The new US infrastructure programme

Market Comment, December 2021

The new US infrastructure programme

In the 1930s, US President Franklin D. Roosevelt combated the economic recession and depression with a massive economic stimulus programme known as the New Deal. Although its economy has returned to good health since the peak of the pandemic in 2020, the US is rolling out another economic programme with the primary aim of improving national infrastructure. This planned government expenditure will provide a boost to future technologies and help modernise America’s transport and electricity networks.

Although it was not long ago that the US authorities approved their third economic stimulus package since the start of the coronavirus pandemic (totalling USD 1,900 bn), efforts to stimulate the American economy are already entering the next phase: With the next USD 1,200 bn infrastructure programme, which envisages some USD 550 bn of immediate new spending, total US government economic stimulus will amount to more than USD 5,500 bn since 2020 – a figure that excludes the massive monetary stimulus provided by the US central bank (Fed), which is itself without precedent.

According to a report by the World Economic Forum (WEF), the US currently languishes in 16th place in terms of the quality of its infrastructure, despite being the world’s largest economy. Anyone who has driven on American roads or landed at American airports in recent years will have seen the frequently decrepit state of US transport infrastructure. Accordingly, the key elements of the new US infrastructure programme revolve around the renovation of roads, railways, bridges and airports.

Furthermore, USD 65 bn has been earmarked for broadband networks and USD 169 bn for the improvement of water and electricity supply, with a particular focus on environmental improvements. Ports and canals are likewise set to be modernised, thereby potentially easing some of the severe transport and supply problems facing the US in the not-too-distant future. The infrastructure programme also includes the rollout of electric buses and a network of charging stations for electric vehicles. Global equities (both US and non-US) from various sectors of the economy could receive extra stimuli from America’s new economic infrastructure programme.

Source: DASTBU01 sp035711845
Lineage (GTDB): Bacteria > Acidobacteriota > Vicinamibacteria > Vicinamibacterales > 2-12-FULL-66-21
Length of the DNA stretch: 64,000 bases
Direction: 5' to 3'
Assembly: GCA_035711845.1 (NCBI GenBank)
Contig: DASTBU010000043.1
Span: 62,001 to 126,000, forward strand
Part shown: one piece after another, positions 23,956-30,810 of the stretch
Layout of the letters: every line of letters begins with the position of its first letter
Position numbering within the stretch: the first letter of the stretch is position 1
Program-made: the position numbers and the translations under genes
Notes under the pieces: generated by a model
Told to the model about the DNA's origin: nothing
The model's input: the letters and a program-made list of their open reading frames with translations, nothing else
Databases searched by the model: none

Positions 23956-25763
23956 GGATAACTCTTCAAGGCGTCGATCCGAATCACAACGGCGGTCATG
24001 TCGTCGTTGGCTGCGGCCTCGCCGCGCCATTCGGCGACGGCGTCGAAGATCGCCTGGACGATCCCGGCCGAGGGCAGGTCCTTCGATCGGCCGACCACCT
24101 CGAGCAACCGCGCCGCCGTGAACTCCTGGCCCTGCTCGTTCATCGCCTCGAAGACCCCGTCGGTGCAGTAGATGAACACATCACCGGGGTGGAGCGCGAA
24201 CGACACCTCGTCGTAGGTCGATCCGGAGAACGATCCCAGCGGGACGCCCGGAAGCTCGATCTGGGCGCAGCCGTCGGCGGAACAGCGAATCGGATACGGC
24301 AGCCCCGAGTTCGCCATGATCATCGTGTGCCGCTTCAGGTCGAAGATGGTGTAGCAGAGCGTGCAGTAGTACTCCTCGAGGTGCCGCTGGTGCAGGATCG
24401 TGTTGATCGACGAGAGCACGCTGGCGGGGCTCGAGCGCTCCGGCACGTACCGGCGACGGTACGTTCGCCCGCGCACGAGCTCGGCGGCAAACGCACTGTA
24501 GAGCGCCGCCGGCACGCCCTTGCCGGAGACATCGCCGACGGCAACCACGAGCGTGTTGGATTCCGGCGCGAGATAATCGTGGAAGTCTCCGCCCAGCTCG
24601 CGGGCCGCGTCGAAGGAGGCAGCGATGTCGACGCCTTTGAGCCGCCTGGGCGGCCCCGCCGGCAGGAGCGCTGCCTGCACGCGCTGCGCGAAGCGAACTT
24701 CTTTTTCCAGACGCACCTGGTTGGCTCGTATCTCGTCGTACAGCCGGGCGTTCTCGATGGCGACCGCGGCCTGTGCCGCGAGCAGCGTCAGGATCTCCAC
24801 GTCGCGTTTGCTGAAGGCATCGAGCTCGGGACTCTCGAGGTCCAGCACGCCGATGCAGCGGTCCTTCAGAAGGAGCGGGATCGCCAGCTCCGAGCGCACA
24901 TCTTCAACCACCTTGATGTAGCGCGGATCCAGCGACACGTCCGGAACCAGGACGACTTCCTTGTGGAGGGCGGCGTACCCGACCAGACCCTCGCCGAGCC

The huge US government spending plans look set to favour equities over bonds over the medium term.

Gérard Piasko, Chief Investment Officer

US President Joseph Biden has made it clear that the infrastructure programme is at least partly a response to the challenge posed by China’s continued aggressive rise as a global superpower. A chunk of the future expenditure on infrastructure will therefore be channelled into the modernisation of internet access in the US and other key strategic technologies.

Last but not least, the need for infrastructure spending on technologies of strategic and military importance to both the US and the EU is increasingly evident from the recent and more worrying geopolitical developments: China’s military build-up – as evidenced from its expansion into the South China Sea and international waters – along with its threats against Taiwan and policy towards Hong Kong are just some examples of this. Closer to home, as well as verbal attacks from Russia and its ally Belarus against the EU over events on the Polish border, we have also seen increasingly belligerent Russian behaviour towards Ukraine. Unsurprisingly, gold has been a recent beneficiary of these heightened geopolitical tensions.

US expenditure on infrastructure through the above-mentioned programmes is being staggered over a period of eight years or so, and will probably also have to be financed by tax increases in the medium term. Even so, the US budget deficit and total outstanding US government debt, both of which have recently increased by more than 15 percentage points of gross domestic product, will not diminish any time soon. In the medium term, this could perpetuate the clear trend we have seen this year towards higher yields (i.e. falling prices) of US government bonds. By contrast, the future looks rosy for global equities of companies set to benefit from the US infrastructure programme, as they will see their order books swell as a result of government expenditure on infrastructure expansion, construction activity, electric car charging stations and the modernisation of electricity, technology, energy, transportation and water supply networks.

Conclusion: In the medium term, the US infrastructure programme unveiled by the US President could favour equities over bonds not just in the US, but also globally.

Gérard Piasko

Gérard Piasko

Gérard Piasko is Chief Investment Officer and head of the investment committee of private bank Maerki Baumann. Before he was for many years Chief Investment Officer of Julius Baer, Sal. Oppenheim and Deutsche Bank.

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